Vickie Mass Dowaliby: My Father's Melanoma Journey
Editor’s Note: This guest post was written by Vickie Mass Dowaliby about her father, Paul Mass, who sadly passed away from melanoma. Vickie stood by her father throughout his melanoma journey and has also battled her own skin cancers. She strives to spread awareness around the importance of early detection and seeking treatment immediately.
Paul Mass stood quietly with several of his coworkers when a discussion began regarding different ways to invest their money: real estate, stocks, bonds, etc. During this financial brainstorming, they asked Paul what he would invest in. He simply stated, “My family is my biggest investment!”
Paul Mass was my beloved father. He was a simple man who loved life and being “Papa” to his 5 kids and 10 grandkids. At the age of 65, he retired, and he and my mom bought a house in the desert with an acre of land. It was a place his grandkids could drive golf carts around, and his kids could park their RV’s for the weekend and stay. It was there that he would spend the last 5 years of his life.
My father's diagnosis
My dad, being as humble as he was, never wanted to be made a big deal of. He also hated going to the doctor. He had a strange mole on his back that had been there his whole life, but one day that mole changed. My mom started to notice blood on his shirt and suggested that he get it looked at. Despite my mom’s urging to get it checked, he continued to put it off.
In 2008, my dad got shingles and he couldn’t put off the doctor any longer. During the visit, my mom pointed out the mole. It was biopsied and confirmed as melanoma. Melanoma has a cure rate of 98% if caught early, but this mole had been there for a full YEAR.
Months of surgeries and scans
After the diagnosis, my dad called each of us to deliver the news. We were scared, but dad down-played the seriousness, and did his best to make us laugh like he always did. The following weeks were spent having surgeries of the area; including one to remove lymph nodes to check for cancer spread and a PET scan of his body.
Awaiting the results was brutal for all of us. We gathered together at my parent's house for moral support for the day of my dad’s follow-up visit. As my dad walked through the front door, he exclaimed that he was clear! The pet scan showed no sign of spread anywhere! There were lots of tears and celebrating that day, but unbeknownst to us, this was the beginning of my father's heartbreaking melanoma journey.
My father’s heartbreaking melanoma journey
Two years had gone by, and on a bright and early September morning, I got the worst phone call of my life. My dad was being rushed to the hospital. He had been unable to speak, form words, or communicate with my mom when he awoke from sleep.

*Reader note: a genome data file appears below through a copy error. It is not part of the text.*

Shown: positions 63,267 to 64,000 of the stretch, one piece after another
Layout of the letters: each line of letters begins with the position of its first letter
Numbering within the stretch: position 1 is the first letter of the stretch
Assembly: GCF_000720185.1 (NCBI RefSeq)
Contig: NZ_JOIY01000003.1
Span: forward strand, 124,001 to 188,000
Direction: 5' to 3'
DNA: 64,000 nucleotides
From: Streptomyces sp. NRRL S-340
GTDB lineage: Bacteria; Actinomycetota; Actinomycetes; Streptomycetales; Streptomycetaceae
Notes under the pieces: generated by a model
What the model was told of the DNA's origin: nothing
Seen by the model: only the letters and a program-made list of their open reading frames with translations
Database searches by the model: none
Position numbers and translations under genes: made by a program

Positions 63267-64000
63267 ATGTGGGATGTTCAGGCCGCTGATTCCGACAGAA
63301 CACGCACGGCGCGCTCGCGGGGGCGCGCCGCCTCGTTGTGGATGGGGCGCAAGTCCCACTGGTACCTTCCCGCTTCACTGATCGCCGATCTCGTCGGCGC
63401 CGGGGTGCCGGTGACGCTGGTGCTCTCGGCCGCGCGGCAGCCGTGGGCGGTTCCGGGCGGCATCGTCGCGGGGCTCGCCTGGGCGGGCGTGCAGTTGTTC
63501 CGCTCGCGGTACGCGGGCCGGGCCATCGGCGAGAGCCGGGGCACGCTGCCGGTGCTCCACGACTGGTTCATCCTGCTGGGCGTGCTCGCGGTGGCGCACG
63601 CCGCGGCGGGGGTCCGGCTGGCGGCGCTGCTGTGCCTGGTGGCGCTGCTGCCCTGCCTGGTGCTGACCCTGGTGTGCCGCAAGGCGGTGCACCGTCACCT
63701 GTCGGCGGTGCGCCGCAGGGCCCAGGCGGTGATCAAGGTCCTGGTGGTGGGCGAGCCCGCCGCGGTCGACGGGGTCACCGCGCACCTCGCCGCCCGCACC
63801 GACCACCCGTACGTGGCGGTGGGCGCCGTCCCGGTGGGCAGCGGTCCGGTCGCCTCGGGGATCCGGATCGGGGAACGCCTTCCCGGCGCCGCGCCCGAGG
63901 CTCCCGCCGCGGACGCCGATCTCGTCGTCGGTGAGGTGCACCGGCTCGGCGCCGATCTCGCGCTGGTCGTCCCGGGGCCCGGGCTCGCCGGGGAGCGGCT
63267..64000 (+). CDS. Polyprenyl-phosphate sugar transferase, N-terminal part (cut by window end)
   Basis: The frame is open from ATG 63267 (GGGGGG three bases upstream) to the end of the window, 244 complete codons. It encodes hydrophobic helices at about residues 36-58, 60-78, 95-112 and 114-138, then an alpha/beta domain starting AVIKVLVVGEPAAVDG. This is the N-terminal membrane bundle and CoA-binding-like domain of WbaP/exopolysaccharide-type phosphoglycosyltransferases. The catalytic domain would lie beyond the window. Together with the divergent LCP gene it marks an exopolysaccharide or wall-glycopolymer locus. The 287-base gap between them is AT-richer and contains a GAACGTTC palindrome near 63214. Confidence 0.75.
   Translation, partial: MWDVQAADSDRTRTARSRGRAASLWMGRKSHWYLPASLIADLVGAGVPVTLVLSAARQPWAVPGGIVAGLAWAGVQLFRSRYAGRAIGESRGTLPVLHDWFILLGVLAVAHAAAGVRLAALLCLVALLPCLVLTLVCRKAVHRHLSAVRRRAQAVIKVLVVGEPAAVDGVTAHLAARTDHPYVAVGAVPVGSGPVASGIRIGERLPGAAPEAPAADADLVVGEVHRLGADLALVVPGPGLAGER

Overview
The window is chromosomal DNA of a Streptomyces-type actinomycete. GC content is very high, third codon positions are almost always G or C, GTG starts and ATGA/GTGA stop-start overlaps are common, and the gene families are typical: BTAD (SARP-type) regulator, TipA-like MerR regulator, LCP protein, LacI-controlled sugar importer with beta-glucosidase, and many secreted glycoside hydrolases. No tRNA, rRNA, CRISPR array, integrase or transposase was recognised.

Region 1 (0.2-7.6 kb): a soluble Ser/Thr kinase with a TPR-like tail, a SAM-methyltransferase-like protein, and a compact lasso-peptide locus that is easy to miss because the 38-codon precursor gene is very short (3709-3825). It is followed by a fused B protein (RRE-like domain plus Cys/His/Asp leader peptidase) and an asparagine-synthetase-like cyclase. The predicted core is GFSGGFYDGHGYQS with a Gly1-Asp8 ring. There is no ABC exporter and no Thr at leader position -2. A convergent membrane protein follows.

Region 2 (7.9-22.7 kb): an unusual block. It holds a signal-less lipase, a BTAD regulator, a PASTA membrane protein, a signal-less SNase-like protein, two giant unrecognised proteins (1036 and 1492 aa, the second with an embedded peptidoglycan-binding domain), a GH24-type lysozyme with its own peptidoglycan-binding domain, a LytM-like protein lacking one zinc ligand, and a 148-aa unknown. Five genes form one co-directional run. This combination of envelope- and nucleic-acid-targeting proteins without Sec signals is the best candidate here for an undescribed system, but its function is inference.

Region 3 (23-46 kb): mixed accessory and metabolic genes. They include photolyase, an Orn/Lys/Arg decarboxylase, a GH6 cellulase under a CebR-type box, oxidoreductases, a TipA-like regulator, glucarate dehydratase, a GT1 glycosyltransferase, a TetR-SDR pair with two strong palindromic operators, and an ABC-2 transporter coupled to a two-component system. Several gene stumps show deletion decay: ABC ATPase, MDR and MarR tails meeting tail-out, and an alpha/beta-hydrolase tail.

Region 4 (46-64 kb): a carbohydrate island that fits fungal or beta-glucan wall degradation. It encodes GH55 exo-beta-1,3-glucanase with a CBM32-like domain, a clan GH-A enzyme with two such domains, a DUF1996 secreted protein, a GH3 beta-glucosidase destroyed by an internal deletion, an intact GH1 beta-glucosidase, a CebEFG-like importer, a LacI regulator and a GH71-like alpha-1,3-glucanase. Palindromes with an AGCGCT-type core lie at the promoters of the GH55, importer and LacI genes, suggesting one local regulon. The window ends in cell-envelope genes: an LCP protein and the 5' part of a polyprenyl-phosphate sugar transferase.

I drove with my sister to the hospital and our brother met us outside. “Dad has a brain tumor,” he said. I froze where I stood. I knew it was the melanoma. It was a complete shock to all of us! The cancer had spread everywhere! My dad was given 3-6 months to live, but how could this be? He was sent away 2 years prior by the doctor, with no further treatment. We learned later on that he had been at stage 3.
Physical and emotional changes
Once the floodgates open, melanoma is nearly impossible to stop. My dad was absolutely adamant from day one of his diagnosis that his “quality” of life was what was important- not the “quantity.” Deciding to do chemo and radiation was very difficult but he wanted to fight. Over the span of 8 months, my dad’s “quality of life” was spent being horrifically sick, weak, and exhausted most of the time. He went from a 6-foot and 200-pound man to someone I barely recognized.
He was never in physical pain, but the emotional pain he endured was unfathomable. Communication was difficult for him, and the frustration in his eyes was devastating.
The importance of early detection
On Memorial Day weekend, the entire family was together. We knew that our Papa’s time was drawing near. Memorial Day morning, I walked into the house and into his room, and gently kissed his forehead. I told him how much I loved him. An hour later, we were gathered around him as he drew his last breath.
Since my dad’s passing, I share his story in hopes that no one ever has to go through what our family went through. I too, have had several skin cancers and know the importance of early detection. It’s not JUST skin cancer as some will say, and it should NEVER be ignored. I believe my father would be here today if he had known the seriousness of his situation.
In remembrance of my dear father, Paul Mass
Losing someone as special as our dad was, altered our family forever. Living without him is a heartache that never goes away.
"The imprint of a father remains forever on the life of a child." -Roy Lessin
How often do you speak to your family members about skin cancer?